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Air Inter Dassault Mercure 100
The Dassault Mercure was a French twin engine jet airliner developed in the late 1960s and early 1970s.

HistoryEdit

The Mercure was originally conceived by Dassault in 1967 as a competitor to the Boeing 737. The project got backing for the project by the French government, and the first prototype was completed on 4 April 1971. Its maiden flight took place on 21 May of the same year, while the second prototype first flew on 7 September
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1972. The production aircraft was called the Mercure 100 and received certification in 1974. Unfortunately, the Mercure saw very little interest, with Air Inter being the only airline to order any. This unpopularity was attributed to its short range (only 1,700 km at maximum payload). Just 10 examples (not including prototypes) were built before production was halted in 1975, making it the worst failure of a commercial airliner ever. Several variants were later proposed, but none were acted upon. The last flight of a Mercure occurred in 1995, when Air Inter retired their fleet.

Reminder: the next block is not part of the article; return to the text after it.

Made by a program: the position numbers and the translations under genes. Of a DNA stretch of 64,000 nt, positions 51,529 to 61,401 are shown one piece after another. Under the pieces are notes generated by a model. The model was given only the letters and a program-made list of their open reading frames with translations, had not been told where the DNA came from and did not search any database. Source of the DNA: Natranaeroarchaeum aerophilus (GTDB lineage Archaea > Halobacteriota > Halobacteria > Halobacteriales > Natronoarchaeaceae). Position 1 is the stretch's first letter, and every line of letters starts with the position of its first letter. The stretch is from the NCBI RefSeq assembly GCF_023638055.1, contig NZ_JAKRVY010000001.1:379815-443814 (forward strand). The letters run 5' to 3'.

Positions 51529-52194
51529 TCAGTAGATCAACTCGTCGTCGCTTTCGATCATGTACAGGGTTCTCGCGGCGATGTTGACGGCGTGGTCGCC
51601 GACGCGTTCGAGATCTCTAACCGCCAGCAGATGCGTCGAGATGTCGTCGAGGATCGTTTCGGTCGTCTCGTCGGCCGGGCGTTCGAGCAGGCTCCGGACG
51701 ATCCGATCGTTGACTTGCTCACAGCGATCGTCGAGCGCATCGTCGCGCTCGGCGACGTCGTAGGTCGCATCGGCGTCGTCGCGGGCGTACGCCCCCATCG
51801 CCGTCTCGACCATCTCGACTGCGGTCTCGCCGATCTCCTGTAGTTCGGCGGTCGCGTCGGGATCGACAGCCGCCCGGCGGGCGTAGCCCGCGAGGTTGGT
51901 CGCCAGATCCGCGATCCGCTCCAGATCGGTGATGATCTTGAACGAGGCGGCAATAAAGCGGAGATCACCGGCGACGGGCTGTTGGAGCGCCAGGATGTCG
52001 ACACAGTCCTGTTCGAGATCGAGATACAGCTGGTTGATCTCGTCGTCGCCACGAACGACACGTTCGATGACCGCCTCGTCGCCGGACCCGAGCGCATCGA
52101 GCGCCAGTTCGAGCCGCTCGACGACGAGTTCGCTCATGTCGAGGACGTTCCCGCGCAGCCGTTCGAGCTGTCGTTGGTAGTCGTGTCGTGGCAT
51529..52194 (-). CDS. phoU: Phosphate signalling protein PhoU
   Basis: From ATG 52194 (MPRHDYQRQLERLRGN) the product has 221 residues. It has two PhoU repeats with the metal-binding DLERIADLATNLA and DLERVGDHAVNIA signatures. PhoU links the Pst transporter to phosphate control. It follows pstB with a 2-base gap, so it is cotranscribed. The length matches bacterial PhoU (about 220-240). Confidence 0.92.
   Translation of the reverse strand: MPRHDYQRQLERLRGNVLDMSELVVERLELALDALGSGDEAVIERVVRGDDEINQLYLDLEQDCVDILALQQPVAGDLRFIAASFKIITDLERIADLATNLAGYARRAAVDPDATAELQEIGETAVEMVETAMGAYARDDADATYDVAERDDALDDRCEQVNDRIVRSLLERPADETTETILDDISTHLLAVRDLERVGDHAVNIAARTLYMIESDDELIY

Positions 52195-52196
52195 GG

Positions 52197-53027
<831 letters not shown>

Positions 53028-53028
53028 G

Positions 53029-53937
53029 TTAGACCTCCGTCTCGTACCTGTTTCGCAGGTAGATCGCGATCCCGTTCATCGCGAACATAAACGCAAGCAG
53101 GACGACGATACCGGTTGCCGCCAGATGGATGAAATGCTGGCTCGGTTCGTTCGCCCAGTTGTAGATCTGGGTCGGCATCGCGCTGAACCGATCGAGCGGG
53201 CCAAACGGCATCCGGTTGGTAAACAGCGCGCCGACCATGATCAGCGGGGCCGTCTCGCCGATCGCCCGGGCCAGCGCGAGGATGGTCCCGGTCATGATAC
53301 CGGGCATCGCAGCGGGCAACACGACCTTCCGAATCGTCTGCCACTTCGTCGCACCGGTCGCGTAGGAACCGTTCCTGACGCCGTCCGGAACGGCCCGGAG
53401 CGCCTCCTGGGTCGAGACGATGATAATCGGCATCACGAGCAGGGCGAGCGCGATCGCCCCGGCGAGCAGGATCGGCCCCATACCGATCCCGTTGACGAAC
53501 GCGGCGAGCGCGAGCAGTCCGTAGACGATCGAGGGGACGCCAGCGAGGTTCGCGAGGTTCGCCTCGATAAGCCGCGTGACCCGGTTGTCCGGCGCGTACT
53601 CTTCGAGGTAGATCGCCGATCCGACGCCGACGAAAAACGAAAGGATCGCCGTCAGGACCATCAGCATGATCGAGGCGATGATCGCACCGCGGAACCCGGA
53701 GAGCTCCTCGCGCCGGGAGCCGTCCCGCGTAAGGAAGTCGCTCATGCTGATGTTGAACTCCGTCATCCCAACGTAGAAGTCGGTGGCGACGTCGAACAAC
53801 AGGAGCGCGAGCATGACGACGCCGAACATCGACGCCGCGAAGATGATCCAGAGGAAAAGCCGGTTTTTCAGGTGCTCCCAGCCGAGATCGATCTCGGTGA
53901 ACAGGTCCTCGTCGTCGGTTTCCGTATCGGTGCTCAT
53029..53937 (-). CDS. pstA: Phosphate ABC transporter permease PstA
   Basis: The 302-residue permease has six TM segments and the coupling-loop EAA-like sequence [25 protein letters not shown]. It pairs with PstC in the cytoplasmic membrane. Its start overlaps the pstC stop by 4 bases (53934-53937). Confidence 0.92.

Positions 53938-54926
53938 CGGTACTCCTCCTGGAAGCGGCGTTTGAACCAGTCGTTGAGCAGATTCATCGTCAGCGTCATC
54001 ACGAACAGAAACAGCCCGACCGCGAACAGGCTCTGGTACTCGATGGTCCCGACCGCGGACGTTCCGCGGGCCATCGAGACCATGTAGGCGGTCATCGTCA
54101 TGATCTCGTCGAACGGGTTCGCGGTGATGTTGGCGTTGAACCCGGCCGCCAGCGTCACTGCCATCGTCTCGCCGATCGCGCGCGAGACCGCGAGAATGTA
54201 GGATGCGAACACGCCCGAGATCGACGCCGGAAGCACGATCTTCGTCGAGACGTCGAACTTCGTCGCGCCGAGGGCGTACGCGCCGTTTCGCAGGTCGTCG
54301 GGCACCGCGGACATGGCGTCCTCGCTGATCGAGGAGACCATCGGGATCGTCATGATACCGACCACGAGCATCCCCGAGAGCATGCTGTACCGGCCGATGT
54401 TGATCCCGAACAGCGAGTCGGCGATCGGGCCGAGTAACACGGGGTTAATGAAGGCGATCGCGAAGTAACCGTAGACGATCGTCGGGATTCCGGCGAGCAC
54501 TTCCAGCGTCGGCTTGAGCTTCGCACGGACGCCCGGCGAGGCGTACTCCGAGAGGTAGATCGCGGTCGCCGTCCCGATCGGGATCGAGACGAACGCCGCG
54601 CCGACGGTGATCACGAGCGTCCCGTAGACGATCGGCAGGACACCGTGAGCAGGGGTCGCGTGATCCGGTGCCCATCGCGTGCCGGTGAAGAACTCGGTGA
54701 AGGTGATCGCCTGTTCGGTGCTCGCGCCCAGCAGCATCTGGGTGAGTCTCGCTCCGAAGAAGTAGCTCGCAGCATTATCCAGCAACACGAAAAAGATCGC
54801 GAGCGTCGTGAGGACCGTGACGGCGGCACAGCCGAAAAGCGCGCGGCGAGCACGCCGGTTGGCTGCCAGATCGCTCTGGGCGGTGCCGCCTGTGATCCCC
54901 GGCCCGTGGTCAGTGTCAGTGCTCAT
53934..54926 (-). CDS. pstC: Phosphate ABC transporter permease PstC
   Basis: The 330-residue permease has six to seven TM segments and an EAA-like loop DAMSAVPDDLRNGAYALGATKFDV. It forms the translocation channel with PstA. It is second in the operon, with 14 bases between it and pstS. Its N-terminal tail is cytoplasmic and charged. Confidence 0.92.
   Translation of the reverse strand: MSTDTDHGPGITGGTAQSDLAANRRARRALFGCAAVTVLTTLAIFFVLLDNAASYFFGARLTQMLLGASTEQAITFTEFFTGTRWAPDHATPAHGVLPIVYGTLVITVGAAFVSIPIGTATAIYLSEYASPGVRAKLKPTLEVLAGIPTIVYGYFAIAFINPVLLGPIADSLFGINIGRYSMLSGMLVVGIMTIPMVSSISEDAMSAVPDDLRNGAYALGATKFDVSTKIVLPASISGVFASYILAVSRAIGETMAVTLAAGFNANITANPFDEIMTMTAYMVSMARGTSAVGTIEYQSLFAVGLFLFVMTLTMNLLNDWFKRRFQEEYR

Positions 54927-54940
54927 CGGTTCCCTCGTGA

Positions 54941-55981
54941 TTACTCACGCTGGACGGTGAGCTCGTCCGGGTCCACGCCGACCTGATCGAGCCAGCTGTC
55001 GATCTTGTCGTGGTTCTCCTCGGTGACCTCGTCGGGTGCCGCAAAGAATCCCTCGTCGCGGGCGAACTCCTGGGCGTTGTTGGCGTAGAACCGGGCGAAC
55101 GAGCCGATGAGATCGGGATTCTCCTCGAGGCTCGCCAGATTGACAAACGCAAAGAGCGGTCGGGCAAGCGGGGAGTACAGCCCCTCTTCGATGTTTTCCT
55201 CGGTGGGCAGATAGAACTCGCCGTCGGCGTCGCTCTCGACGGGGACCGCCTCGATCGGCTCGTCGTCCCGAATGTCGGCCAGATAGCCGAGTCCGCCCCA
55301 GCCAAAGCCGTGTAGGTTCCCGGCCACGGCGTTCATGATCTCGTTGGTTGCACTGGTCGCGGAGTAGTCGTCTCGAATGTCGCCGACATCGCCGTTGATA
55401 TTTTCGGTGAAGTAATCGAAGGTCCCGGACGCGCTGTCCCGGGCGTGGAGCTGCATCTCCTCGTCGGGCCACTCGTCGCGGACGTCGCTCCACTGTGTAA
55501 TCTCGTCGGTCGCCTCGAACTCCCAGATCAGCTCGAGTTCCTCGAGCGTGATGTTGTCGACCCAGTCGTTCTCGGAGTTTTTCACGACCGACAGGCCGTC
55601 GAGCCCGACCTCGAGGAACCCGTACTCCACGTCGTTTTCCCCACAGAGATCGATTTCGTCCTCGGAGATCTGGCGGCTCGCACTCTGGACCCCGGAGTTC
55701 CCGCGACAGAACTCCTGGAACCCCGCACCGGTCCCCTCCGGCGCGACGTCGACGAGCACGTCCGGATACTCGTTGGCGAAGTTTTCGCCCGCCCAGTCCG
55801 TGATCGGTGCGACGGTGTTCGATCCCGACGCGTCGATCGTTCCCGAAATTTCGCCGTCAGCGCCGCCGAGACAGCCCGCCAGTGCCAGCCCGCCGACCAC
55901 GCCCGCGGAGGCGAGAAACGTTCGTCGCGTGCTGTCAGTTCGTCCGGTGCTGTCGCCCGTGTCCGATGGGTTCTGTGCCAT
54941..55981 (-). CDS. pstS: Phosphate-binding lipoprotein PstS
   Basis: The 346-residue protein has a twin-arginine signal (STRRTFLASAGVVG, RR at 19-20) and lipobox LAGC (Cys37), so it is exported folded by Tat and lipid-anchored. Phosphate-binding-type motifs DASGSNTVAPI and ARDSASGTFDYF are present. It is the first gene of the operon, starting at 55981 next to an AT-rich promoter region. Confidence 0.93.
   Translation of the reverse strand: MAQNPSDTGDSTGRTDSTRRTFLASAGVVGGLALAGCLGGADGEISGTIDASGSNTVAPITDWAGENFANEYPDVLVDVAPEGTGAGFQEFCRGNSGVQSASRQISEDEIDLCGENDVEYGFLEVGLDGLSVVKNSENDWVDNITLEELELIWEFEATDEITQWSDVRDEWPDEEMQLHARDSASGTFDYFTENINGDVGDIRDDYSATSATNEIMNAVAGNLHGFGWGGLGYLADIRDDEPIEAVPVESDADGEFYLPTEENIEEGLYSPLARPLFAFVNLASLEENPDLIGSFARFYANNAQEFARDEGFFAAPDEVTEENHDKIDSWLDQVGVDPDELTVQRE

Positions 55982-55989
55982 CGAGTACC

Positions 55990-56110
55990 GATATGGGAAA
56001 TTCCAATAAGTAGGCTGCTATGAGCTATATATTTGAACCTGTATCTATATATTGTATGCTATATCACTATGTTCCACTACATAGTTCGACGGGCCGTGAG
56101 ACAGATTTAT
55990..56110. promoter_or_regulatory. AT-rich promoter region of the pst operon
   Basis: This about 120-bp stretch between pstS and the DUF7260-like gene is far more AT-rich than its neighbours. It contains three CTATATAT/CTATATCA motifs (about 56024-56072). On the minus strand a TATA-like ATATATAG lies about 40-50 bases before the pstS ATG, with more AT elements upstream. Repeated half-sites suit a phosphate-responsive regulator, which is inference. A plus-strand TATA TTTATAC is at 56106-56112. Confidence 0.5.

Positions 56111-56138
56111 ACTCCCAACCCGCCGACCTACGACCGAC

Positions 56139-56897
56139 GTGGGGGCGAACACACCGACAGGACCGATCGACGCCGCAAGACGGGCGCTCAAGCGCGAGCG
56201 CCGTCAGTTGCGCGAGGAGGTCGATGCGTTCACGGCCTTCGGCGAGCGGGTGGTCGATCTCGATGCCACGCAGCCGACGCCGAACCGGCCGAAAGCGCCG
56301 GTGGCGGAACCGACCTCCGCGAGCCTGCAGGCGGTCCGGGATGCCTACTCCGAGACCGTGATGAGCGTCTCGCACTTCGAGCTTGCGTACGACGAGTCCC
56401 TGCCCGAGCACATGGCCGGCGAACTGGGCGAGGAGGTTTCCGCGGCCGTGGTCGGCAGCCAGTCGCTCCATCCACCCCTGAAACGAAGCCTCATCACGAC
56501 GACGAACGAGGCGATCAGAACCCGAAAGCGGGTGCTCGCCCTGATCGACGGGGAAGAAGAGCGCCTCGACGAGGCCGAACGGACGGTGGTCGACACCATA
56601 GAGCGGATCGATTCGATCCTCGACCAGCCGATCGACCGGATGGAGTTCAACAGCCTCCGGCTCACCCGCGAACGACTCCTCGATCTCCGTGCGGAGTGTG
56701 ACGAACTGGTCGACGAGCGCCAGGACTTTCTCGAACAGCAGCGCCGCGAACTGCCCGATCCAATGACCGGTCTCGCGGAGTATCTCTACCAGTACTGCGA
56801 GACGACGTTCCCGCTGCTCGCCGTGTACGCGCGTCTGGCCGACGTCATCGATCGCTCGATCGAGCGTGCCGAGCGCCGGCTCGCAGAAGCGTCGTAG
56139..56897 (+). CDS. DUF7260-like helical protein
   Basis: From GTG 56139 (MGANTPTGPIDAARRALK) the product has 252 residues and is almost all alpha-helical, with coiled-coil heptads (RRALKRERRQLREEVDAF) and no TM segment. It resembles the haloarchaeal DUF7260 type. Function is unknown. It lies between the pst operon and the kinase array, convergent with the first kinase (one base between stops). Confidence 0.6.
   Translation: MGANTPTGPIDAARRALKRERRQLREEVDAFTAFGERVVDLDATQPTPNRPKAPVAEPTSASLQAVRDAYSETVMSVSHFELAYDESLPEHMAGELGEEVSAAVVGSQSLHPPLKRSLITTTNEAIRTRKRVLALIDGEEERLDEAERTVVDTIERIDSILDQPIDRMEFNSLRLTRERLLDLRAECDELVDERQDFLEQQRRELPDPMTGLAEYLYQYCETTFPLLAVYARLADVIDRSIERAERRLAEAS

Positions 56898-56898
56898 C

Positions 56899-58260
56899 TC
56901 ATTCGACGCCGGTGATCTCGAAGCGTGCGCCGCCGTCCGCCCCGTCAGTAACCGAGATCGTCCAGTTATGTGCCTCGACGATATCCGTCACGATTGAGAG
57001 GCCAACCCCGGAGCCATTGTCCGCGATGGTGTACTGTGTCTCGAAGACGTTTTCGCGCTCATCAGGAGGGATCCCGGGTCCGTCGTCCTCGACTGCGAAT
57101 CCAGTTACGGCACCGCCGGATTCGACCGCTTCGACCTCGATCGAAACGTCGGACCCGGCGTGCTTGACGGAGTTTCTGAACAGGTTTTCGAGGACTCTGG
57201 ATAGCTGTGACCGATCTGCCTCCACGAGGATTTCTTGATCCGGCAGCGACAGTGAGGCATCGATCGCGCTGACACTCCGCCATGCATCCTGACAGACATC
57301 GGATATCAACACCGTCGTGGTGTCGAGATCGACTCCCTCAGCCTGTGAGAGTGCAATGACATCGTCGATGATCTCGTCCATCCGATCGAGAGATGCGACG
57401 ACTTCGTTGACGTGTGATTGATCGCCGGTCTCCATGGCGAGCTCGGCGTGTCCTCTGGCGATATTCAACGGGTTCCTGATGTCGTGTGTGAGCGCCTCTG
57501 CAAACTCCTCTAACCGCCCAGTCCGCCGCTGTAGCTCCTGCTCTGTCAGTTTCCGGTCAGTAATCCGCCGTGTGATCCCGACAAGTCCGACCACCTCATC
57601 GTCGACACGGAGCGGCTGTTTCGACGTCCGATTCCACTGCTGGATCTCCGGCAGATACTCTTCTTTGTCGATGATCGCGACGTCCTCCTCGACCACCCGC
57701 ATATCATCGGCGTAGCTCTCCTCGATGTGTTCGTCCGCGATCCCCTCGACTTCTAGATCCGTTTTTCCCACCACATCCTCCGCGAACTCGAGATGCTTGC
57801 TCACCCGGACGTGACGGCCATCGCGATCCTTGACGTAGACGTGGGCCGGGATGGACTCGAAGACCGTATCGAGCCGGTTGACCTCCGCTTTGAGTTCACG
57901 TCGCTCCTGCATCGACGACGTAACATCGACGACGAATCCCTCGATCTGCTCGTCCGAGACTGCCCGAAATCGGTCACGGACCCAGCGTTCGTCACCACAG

SpecificationsEdit

  • Powerplant: Two Pratt & Whitney JT8D-15 turbofan engines
  • Top speed: 926 km/h
  • Range: 2,084 km
  • Ceiling: 12,000 m
  • Crew: 3 
  • Capacity: 162 passengers
  • Empty weight: 31,800 kg
  • Length: 34.84 m
  • Wingspan: 30.55 m
  • Height: 11.36 m

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